Mixed Feelings

Amelia* and Jim* have mixed feelings about having their first child at Swan Hill District Health, although overall the experience was good enough for them to commit to coming back, if they decide to have another child “some time down the track”.

They live on a farm 90 minutes from services, so needed to be as close as possible for the arrival of their first child – a daughter born in July. “Jim needed to come and go, to feed animals and do other essentials, so we needed to be as close as we could be, and that was Swan Hill” Amelia explains.

In hindsight, Amelia would have preferred her GP (from Primary Health) to have referred her earlier. “She didn’t think it was necessary, but the midwife was surprised when I rang to make my first appointment just after 20 weeks”.

“It makes sense if antenatal services are all in one place from early on,” she says.

But at the hospital she saw four different rotating doctors – three were locums – and a regular practitioner, plus a different midwife at each appointment. She would have preferred if it could have been the same doctor, and the same midwife, as she found the appointments a bit disjointed.  “Many times I found myself wondering ‘have you read my notes’? And on some visits I felt like some things were just being left for the next person to sort out” Amelia says. “And I wonder if I might have been able to have a natural birth if the breech situation was addressed and options discussed more timely. It was too late to try turning the baby by the time that option was raised by the doctor”.

The midwives were all ‘really good’ according to Amelia. 

“I think what they did for me was close to perfect” Amelia explains when asked how she found the care and attention at Swan Hill District Health. She was grateful to be in hospital for the full week, and says the staff helped her gain confidence and understanding.

‘Amelia’ wonders if a common check list might make life easier for staff and pregnant women. It could list all the common advice and when it needs to be passed on.

“Some of the information seemed a bit hit and miss. There were a few things that I should’ve been doing, or not doing, throughout my pregnancy, that I didn’t find out about until week 36. For example, my GP told me a few foods with listeria that I should avoid, but if I hadn’t looked it up myself, I would not have known there was a much longer list.

And some written resources would have been great- there were things Jim and I didn’t understand when told, and let’s face it- my memory was not that great during pregnancy! Amelia said Jim had no idea what was being said half the time – there were a lot of medical terms being thrown around and he spent most appointments trying to google them on his phone!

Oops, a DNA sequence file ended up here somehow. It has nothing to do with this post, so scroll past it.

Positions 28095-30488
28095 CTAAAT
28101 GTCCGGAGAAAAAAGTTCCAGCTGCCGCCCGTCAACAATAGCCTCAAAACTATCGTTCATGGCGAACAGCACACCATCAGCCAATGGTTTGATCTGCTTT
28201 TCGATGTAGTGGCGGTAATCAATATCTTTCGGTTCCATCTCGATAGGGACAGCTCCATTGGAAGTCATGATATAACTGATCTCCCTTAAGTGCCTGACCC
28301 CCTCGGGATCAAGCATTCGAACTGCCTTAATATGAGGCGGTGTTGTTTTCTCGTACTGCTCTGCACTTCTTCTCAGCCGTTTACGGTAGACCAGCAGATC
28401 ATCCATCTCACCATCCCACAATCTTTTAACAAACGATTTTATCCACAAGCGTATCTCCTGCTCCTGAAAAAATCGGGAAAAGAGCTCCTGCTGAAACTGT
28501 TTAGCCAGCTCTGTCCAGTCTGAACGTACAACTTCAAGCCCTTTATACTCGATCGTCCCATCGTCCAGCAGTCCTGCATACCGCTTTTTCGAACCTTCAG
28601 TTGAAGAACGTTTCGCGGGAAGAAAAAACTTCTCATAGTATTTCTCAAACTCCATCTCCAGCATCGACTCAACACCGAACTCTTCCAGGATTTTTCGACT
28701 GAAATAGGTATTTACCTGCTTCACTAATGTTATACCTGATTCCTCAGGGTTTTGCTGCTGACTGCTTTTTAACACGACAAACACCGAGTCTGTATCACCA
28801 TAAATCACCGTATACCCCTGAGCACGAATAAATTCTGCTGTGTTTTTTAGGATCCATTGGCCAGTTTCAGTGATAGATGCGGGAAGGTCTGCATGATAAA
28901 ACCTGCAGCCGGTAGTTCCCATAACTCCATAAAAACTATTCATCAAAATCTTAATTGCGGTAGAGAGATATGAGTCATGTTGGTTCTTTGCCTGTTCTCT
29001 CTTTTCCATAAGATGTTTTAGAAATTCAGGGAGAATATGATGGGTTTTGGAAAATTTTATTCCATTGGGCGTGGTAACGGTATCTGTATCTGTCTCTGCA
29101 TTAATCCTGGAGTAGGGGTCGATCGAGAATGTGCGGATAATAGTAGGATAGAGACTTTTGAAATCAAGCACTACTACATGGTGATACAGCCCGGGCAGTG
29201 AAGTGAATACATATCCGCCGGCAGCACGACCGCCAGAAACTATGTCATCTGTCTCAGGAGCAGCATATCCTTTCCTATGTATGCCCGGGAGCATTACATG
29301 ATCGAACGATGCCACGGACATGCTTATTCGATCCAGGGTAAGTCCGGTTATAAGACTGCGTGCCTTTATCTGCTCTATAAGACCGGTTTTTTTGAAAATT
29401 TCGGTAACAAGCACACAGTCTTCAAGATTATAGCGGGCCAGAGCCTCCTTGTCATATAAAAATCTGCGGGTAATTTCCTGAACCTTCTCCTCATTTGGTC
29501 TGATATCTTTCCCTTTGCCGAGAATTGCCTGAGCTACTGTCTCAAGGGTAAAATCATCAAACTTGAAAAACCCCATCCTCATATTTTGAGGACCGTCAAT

Amelia understands that health evidence and advice changes consistently, and that all babies are not the same, but she wanted more consistency in the messages she was getting.

“There were so many different opinions regarding how to care for my baby and breastfeeding. It’s a scary time for new Mums, and gets even harder when the messages change from one person to the next,” she explains. “And I get that breast feeding is best and has to be promoted, but when I was trying everything possible and couldn’t do it, some of the comments that had been made just made me feel terrible about something I had no control over”. However, Amelia says that overall the staff were really helpful and supportive about the whole thing. “It was great that they referred me on for additional support”.

‘Maddie’* was born by elective caesarean, among very stringent COVID restrictions throughout Victoria’s public health system.

While Amelia was happy visitors were restricted, she needed the emotional and physical support Jim provided.  “I couldn’t have done it if he wasn’t there,” she says.

“Although they wouldn’t provide meals for him, which seemed strangely contradictory, and was a bit unnerving in these COVID times – he had to leave the hospital to go out in public to buy food, yet visitors weren’t allowed in. It was a shame because the hospital meals are fabulous. So there I was, eating a four star meal while he ate heated up noodles from a cardboard box!”

Amelia thinks providing meals for partners – even at a cost – would improve the experience, but if partners don’t have to leave the hospital, the chance of COVID entering would be reduced.

The family is settling in to their new life and – according to her mothers’ group – Maddie is a ‘good baby’. “I don’t have anything to compare,  so I just take their word for it”, she says.

Maddie’s Mum and Dad appreciate they’ve been linked in to excellent services associated with health services closer to where they live.

“The care co-ordination and linking us in with the necessary services all happened smoothly, thanks to Swan Hill District Health,” she says.

Thanks for sharing your story, Amelia, it’s wonderful for us to be able to hear about your experience first-hand.

This story has been collected as part of the Swan Hill District Health Consumer Stories Project.
If you have a story to tell, or would like to share your experience, please contact the
Quality, Experience and Safety team on 03 5033 9894 or feedback@shdh.org.au